Business Center

CDOT Works to Promote Change Management Throughout State Government

By Shalice Reilly, Office of Process Improvement Intern
October 4, 2018

Participants and trainers

Picture: Participants and trainers from the 16th Cohort of the 3-Day, Prosci Change Management Practitioner Course.
Instructors: Laura Zamora and Michelle Malloy.
Participants: Leslie Chase, Kimberly Ferber, Johannes Tai, Casey Hensley, Hana Sayeed, April Shelton, Lindsay VanDusseldorp, Bridget Clawson, Charlotte Olsen, Laura Koenenman, Mark Ceja, Erik Garris, Toni Myles, Erin Hayes and Nakia Collins (in no particular order).

The 16th cohort of state employees participated in the 3-day, Prosci Change Management Practitioner Course, facilitated by the Colorado Department of Transportation’s (CDOT) Office of Process Improvement (OPI) from August 21st through the 23rd. The course was led by Michelle Malloy, Senior Program Manager of Strategy & Change Management Services, and Laura Zamora, an Area Engineer at CDOT.

Collaboration with Other State Agencies

OPI works to improve change management practices not just at CDOT, but at other state organizations as well.  In 2012, CDOT began an organizational change management program in an “effort to become a more responsive organization, and to foster the development of successful stewards of change,” explains Malloy. When correctly applied, change management techniques negate the negative impacts of change and instead create offices that operate with high efficiency and effectiveness when implementing change, and that has drastically less employee resistance to change. So, when thinking of the Colorado State government as a collection of organizations that are reliant on the success and efficiency of the others, it is easy to see why having trained change management practitioners and professionals within each and every organization should be a high priority.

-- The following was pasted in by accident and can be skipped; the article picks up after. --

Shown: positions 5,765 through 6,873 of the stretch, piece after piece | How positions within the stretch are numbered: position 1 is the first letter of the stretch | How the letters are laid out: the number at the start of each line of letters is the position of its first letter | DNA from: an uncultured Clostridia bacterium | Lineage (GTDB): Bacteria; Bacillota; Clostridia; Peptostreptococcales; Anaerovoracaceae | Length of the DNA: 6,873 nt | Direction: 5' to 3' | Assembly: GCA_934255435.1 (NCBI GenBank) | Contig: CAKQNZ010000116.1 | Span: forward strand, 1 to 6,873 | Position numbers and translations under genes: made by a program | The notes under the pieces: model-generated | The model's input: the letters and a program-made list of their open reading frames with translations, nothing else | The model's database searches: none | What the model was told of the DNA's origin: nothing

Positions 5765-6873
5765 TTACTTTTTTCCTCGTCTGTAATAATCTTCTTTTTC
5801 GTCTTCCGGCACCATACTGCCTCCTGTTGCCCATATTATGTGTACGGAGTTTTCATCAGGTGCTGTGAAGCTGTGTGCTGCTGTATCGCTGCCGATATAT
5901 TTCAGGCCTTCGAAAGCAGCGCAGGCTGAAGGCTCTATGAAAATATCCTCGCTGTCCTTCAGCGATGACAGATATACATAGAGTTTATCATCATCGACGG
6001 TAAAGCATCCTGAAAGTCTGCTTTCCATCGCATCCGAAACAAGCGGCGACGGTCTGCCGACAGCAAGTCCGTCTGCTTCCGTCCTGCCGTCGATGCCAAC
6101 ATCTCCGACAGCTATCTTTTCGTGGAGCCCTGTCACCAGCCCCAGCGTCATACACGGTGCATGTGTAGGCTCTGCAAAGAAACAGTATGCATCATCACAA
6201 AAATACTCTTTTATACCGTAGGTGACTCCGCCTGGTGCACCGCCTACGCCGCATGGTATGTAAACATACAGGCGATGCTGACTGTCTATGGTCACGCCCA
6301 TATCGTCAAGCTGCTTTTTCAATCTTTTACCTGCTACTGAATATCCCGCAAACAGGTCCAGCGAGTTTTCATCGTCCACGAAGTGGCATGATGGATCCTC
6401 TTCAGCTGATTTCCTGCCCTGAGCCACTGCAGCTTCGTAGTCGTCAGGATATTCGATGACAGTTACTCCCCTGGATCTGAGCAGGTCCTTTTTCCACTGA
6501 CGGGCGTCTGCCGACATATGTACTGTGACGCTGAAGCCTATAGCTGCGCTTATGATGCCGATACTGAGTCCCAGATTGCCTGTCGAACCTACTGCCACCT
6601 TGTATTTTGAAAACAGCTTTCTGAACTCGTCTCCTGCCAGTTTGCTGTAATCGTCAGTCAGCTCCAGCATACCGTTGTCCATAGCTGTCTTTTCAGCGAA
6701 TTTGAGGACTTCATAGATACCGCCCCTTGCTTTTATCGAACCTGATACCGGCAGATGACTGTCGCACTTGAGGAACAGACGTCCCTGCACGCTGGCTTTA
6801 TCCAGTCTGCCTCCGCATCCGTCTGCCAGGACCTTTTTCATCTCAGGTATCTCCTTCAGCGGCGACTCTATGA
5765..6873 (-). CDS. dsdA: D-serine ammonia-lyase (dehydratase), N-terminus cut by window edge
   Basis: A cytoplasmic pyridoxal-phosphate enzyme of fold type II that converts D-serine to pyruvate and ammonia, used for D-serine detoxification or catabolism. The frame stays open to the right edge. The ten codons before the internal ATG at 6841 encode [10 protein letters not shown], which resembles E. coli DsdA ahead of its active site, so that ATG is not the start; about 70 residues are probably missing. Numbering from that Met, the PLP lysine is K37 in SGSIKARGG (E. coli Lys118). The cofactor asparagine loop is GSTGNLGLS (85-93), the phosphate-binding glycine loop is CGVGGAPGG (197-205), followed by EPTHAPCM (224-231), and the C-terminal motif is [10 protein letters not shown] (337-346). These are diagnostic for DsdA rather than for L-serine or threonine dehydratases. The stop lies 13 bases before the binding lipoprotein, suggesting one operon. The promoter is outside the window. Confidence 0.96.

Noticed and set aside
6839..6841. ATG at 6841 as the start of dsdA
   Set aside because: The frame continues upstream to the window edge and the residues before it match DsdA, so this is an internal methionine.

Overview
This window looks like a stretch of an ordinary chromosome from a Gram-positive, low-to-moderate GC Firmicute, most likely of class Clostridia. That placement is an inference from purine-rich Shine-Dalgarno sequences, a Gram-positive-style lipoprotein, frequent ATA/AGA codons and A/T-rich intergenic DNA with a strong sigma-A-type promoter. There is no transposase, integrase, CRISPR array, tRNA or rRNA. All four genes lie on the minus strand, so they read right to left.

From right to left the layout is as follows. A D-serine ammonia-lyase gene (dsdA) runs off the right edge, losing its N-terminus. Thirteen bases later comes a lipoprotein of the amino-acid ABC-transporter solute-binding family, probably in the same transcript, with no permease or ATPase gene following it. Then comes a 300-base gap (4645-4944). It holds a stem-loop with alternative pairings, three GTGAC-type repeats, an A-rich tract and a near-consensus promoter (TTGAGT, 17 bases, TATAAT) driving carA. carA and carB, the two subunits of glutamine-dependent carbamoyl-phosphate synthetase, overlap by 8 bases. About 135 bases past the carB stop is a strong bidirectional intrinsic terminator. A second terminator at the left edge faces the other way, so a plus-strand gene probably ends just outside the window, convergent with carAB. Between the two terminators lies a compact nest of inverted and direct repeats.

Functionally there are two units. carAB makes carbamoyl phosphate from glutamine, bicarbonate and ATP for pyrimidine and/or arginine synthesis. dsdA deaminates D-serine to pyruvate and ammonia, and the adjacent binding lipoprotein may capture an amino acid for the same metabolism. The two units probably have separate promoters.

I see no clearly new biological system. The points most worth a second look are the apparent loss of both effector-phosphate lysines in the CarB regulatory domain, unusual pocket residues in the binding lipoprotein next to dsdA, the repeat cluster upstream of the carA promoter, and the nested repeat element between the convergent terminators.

As a part of the implementation of CDOT ’s organizational change management program, CDOT began to offer role-based change management training courses for employees, managers and supervisors, business project managers & change managers, sponsors and CDOT’s Change Agents. CDOT invites individuals from other state agencies to audit their courses in an effort to share the benefits of having an organizational change management program.  CDOT hopes to have more agencies throughout Colorado begin their change management journeys in order to realize the benefits of their planned organizational changes.

“Through these courses, we teach our employees and provide awareness to those outside of CDOT on the benefits of incorporating the people side of change with their business projects” Malloy explained, “If change management is adopted at an organizational level and  incorporated into business projects, there is a higher degree of success on projects, we capture the people dependent ROI, we actively manage resistance and we build competency into the organization as a whole”.

CDOT quickly recognized the importance of offering employees beyond their department the opportunity to audit their change management courses, due to the collaborative nature of CDOT’s work with other State entities. If the functioning of Colorado’s state departments can be thought of as interlocking gears that work together to create change, then creating efficiency in only the CDOT gear would not truly be enhancing change practices of the entire State.